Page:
A service mesh has become a critical part of platforms based on Kubernetes clusters. It provides both east-west and north-south traffic managementxi, security, observability, and shaping for services implemented by the cluster and supporting components. As clusters have grown in size and platforms have become comprised of many clusters, maintaining a consistent view, management, and policies for network layer 4 – 7 traffic has become increasingly complex.
In response, a number of vendors have extended control planes with a multi-cluster management layer such that they federate and manage service meshes at scale across multiple clouds and on-premises deployments. Both Hashicorp Consul and VMWare Tanzu NSX Service Mesh extend the service mesh control plane past the local service mesh to allow a management layer over multiple clouds and clusters. The open source project Meshery is also providing a service mesh management plane as separate software that can interact using the Service Mesh Interface or through built-for-purpose adapters for a variety of existing service mesh products and projects.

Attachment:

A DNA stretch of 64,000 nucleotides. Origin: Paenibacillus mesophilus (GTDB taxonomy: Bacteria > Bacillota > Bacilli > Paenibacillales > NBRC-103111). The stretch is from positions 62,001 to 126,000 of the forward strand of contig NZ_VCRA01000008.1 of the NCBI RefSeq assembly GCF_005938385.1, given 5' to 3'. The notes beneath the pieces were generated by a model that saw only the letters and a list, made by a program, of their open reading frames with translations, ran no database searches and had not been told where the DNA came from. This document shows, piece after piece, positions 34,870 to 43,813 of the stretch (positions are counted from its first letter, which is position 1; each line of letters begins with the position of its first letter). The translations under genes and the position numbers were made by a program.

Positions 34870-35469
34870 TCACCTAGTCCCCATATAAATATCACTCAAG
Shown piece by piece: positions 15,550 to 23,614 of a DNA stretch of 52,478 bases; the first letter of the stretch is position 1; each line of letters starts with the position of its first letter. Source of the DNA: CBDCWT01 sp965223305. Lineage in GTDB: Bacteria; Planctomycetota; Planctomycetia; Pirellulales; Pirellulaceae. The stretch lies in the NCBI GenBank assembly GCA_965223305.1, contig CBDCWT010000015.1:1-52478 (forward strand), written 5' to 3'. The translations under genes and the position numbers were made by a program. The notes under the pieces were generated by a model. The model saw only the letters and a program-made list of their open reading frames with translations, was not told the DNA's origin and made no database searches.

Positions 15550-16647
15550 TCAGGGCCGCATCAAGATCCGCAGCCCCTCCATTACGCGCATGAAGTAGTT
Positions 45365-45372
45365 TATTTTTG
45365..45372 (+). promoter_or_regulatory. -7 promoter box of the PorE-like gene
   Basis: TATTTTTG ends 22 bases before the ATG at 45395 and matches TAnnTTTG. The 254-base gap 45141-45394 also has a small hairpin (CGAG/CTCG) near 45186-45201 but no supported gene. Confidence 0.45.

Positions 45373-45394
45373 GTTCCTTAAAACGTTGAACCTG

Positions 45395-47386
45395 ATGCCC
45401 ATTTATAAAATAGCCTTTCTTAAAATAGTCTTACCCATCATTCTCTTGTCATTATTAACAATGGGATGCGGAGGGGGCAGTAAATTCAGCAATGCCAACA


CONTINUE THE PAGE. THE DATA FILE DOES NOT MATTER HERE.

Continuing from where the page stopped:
Like Kubernetes control planes, this extension of the service mesh control plane allows for consistent management and policies across clusters in different environments, a situation that is becoming more typical in enterprise IT applications.
Service mesh control plane federation is an emerging feature of service mesh products. Unlike Kubernetes control planes, it is not yet commonplace, but Amalgam Insights predicts that we will see service mesh control plane federation become a normal part of the service mesh landscape.